Eight Films Fill Four Screens at Tropic Cinema
Reviewed by Shirrel Rhoades
The Tropic amazes with the number of films it can squeeze on its four screens -- this week eight. That means lots of movies, three of them new to Key West cinephiles.
One of the new films, “The Man Who Knew Infinity” is a biopic about Srinivasa Ramanujan, an autodidactic Indian man who amazed the professors at Cambridge with his mathematical abilities. If you’re going to do a movie about a young Indian, who better to star than Dev Patel (“Slumdog Millionaire,” “The Best Exotic Marigold Hotel”)? Ft. Worth Star-Telegram summarizes it as “an incredible true story about an impoverished Indian man whose Jedi math skills helped him triumph over race, class and bad food in early 20th century England.” And Rip It Up elaborates, “This is all about Patel’s characterization, and while this London-born actor has been excellent before, here his measured, restrained playing holds the film together, and we wind up adoring this extraordinary man who really went to infinity -- and beyond.”
In “Louder Than Bombs” a father has conflicting memories with his two sons about their late mother, a noted war photographer. Jesse Eisenberg and Devin Druid play the sons; Gabriel Bryne, the father. But Isabelle Huppert is the focus of the film, her wartime story told in flashbacks. Minneapolis Star Tribune finds it to be “a note-perfect exploration of death and life and loss.” And New York Observer adds, “There are moments of almost unspeakable beauty in the film, not the least of which are Isabelle’s war zone photographs.”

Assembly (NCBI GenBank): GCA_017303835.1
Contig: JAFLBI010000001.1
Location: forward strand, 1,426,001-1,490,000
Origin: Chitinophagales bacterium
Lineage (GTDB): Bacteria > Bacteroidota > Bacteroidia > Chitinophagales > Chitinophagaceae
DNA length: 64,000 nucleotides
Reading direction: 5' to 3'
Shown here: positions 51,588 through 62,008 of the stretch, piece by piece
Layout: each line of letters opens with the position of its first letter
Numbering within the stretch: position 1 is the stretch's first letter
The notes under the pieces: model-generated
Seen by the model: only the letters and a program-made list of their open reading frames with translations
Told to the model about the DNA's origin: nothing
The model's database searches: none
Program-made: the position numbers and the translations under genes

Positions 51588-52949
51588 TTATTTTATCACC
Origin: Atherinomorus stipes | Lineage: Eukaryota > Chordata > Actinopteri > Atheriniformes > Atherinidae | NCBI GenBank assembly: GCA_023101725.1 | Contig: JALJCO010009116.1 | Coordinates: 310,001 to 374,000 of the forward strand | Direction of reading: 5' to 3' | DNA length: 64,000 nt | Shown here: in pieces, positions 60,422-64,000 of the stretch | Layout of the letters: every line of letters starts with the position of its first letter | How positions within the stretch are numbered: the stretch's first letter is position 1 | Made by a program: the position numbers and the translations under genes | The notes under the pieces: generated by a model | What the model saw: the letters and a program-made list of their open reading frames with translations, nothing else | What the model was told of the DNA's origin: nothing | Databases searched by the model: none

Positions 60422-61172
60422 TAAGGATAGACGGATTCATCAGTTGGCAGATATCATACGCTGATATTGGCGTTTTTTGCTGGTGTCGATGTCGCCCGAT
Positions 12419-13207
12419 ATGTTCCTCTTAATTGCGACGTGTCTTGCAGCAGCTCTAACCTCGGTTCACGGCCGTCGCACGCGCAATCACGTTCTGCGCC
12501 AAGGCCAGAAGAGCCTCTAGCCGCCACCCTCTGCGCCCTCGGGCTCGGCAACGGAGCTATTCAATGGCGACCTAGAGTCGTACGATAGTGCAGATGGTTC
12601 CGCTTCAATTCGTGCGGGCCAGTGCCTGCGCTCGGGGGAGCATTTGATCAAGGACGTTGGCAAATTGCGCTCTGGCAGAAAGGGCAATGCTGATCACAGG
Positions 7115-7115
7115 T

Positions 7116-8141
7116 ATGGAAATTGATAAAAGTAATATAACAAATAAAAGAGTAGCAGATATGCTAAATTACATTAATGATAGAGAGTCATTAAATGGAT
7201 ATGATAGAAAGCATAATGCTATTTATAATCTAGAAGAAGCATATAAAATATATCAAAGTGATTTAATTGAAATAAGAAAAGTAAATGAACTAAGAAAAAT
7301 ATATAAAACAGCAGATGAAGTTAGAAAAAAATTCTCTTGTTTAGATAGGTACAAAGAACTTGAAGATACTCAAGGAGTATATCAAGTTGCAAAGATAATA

“Sing Street” is a musical comedy about a boy who starts a band to impress a girl. Isn’t that how most bands come about? RTE Interactive pegs it as “a truly touching tribute to teenhood and that time when you didn’t know what you didn’t know.” And Sacramento News & Review calls it “great fun, with a terrific euro-grunge soundtrack.”
“Papa Hemingway in Cuba” gives us Adrian Sparks as the great writer, Joely Richardson as his wife Mary, and Giovanni Ribisi as the young writer telling the story of Hemingway’s declining years at Finca Vigia. Rolling Stone observes, “The first U.S. film shot in Cuba since Castro came to power in 1959, ‘Papa’ gives us sights to revel in.” And San Diego Reader says, “In the end, it’s a museum piece…”
Another true story, “Elvis & Nixon” chronicles the comic meeting between the King and the President. Michael Shannon has all the moves down pat as Elvis Presley and Kevin Spacey channels Richard M. Nixon like a pro. Chicago Reader notes, “The spectacle of Presley visiting Nixon’s buttoned-down White House in his jeweled sunglasses, silk scarf, open shirt, and giant gold belt is inherently farcical…” And Vanity Fair calls it “a bright snapshot, a toothless but amiable comedy anchored by two chunky bits of acting.”
“A Hologram for a King” proves Tom Hanks can play any role without effort. Here he’s an American businessman trying to do a deal with the Saudis. Christian Science Monitor describes it as “a sweet, deliberately meandering movie …” And CinemaBlend.com sees it as “always pleasant, occasionally funny, surprisingly touching, and yet another reason to worship Tom Hanks.”
In the “The Boss,” funny girl Melissa McCarthy plays a Martha Stewart-like tycoon who goes to prison for stock manipulation, then tries to rebuild her reputation. Easier said than done when you’re obnoxious. Crikey sums it up, “‘The Boss’ is a cynical, obscenity-dipped comedy about how the American Dream can be imagined, won, lost and won again…” And 4:3 calls it, “a smug, tacky and indefensible cavalcade of free-market conservative values dressed up in innocent buffoonery …”
“Green Room” will give you nightmares. This horror flick graphically shows a punk rock band (Anton Yelchin and others) under attack by a club owner (Patrick Stewart) and his skinhead henchmen. The Atlantic says, “Scrape off the scum, and you’ll find ‘Green Room’ full of visual artistry, dark humor, smart writing, and glints of humanity.” And Globe and Mail concludes, “It’s a delightfully cruel work of high tension, perfect in just how quickly and easily it gets under your skin.”
Eight films -- count ‘em. Lots of movies to see this week.